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Srain

Central/Western Summer Medium/Long Range Discussions

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A lot of bust potential with temperatures early next week in Oklahoma with the frontal passage. We'll see how far southwest that airmass can penetrate, before getting shoved eastward. NWS forecast high for Norman on Tuesday is 70. MEX guidance is 59.

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The GFS has been very insistent of driving a good old fashion 'Blue Norther' down the Plains into Texas for the last week. While there is some question regarding the placement of the Western Ridge, the signals are beginning to increase that the first legitimate Fall Polar Front may drop very far S pushing the sub tropical jet well S of Brownsville and even Key West. If the trends continue as advertised, the first real Southern Rockies snow storm of the season may spread as far S as ABQ and possibly into the Panhandles of Texas and Oklahoma.

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ECMWF and GFS currently agree on carving out a broad but positive-tilt trough over the Rockies early next week. Severe weather looks possible for the central and southern Plains, particularly Monday. As per the autumn usual, impressive kinematics but questionable thermo. Might be the last hurrah for anything worth paying attention to out here until Feb/Mar.

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Looks like the 12z Euro wants to morph the trough into a large closed low and slowly migrate it across the southern portion of the country on the days following Monday.

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ECMWF and GFS currently agree on carving out a broad but positive-tilt trough over the Rockies early next week. Severe weather looks possible for the central and southern Plains, particularly Monday. As per the autumn usual, impressive kinematics but questionable thermo. Might be the last hurrah for anything worth paying attention to out here until Feb/Mar.

 

Also potential for an E CO snowstorm, if anyone is interested (besides Howie)

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12z Euro offered quite an imposing-looking solution (with good support from its ensemble mean) regarding the trough diving into the west next week, as it loses the influence from the cutoff to the west, swings neutrally tilted and initiates some impressive low level cyclogenesis moving into MO and a very strong LLJ by 192 hrs.

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There appears to be a string of positive anomalies at 500mb/250mb going all the way from Africa to the Yukon, shifting the jet stream farther north into the Pacific, and allowing troughs to drop into the West USA. Much weaker 250mb wind speeds in mid-latitudes of the Pacific.  Do any of you guys have an explanation for such a consistent pattern of anomalies (Like MJO or something?) October 1-20 anomalies at 250mb.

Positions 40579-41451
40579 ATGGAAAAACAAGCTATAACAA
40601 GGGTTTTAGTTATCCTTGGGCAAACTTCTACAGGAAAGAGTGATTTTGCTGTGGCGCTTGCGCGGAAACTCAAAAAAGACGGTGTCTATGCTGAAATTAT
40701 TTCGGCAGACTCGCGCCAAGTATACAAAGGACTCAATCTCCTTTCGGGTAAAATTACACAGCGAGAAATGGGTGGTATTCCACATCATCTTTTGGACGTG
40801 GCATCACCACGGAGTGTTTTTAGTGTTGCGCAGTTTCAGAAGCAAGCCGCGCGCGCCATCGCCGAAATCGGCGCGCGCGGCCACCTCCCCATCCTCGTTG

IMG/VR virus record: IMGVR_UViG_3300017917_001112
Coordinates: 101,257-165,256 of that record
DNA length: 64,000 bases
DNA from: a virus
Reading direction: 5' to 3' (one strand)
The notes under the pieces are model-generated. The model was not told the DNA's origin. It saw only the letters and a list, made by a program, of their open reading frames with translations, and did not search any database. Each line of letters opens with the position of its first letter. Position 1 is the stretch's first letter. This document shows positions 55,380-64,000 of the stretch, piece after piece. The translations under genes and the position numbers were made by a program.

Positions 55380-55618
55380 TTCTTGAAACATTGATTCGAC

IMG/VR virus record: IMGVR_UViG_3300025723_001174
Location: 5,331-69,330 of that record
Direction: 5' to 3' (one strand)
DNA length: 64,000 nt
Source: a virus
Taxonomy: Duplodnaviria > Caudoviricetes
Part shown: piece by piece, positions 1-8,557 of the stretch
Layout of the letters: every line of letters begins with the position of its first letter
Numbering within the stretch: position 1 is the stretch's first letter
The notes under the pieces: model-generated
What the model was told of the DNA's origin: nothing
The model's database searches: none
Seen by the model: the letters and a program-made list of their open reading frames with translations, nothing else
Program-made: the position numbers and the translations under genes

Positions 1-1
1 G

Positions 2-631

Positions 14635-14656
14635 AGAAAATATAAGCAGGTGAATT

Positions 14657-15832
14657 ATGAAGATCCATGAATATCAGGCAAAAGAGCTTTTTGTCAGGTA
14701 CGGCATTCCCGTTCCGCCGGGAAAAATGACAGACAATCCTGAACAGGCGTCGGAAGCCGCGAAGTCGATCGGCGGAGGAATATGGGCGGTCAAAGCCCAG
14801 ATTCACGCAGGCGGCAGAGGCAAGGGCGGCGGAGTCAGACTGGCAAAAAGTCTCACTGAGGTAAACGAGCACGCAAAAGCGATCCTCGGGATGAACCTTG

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post-1182-0-32585600-1382564039_thumb.gi

 

 

 

 

 

 

 

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A lot of uncertainty with that trough next week. (See the thread in the main forum). But GFS and Euro both have shifted to the south-southeast with the trough axis and low track, tilting the trough axis neutral over Oklahoma. I mentioned the snow possibilities for eastern Colorado, but this could get interesting for the central Plains too.

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Just as a quick look, using the free ECMWF graphics, 850 mb jet near/in excess of 60 knots ahead of a ~986 mb low in Minnesota, Halloween severe over a big chunk of the Eastern part of the Plains into the Mississippi Valley would seem possible.

 

Haven't delved deep, but over a day of return flow off a GOMEX still aoa 26º

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Medium range guidance still points toward a potential Plains severe threat with the trough ejection; there's just a wide temporal discrepancy in when that happens. GFS strongly favors Tuesday, while the ECMWF has consistently been slow enough to make it Wednesday, and potentially on the late side even for that. Last night's GGEM was a compromise. The SPC D4-8 outlook this morning favors Wednesday as the more significant of the two.

 

The most significant takeaway from current guidance is that BL moisture should be sufficient for a decent event, should other factors fall into line.

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Yeah it's becoming more evident to me that this will be more of a Plains focused event with the current progs, the 12z Euro strings out the trough following 132 hrs and the suite of models suggest that instability will be hard to come by east of the region. I will also say that the last few systems have grown more impressive synoptically as we have gotten closer to the event (not that it will happen this time, but something to keep in mind). Both the Euro and GFS have fairly expansive warm sectors on their respective days in the Plains.

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Judging by the ejection of the trough continuing to slow on the GFS with the 00z run, it definitely looks like Wednesday may end up having the most substantial potential of the days next week, with perhaps some threat on Tuesday in the High Plains as mentioned by the most recent D4-8.

 

One thing of note, both the GFS and GGEM show a lead impulse triggering a sfc cyclone on Tuesday that affects the wind fields and may lead to a lot of junk convection.

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Actually the 12z GFS doesn't look so bad in West-Central KS on Tuesday with the lead edge of 50-60 kt H5 flow (50+ kts of 0-6 km shear) nosing into the area, 25-30+ kts of 0-1 km shear and an adequate amount of instability (@ 00z).

 

There's holes in the Wundermap data, but the Euro at 108 is potentially intriguing with the progs at both 96 and 117 hrs actually showing rather expansive areas of 1000+ J/kg CAPE. I really hate these model differences and not being able to delve into this more precisely, but I'd tend to think that one of these days could still end up being a decent event, with my money more on Wednesday considering the continued slowing trend.

 

Pretty solid sounding @ Pratt valid 84 hrs from the 12z GFS.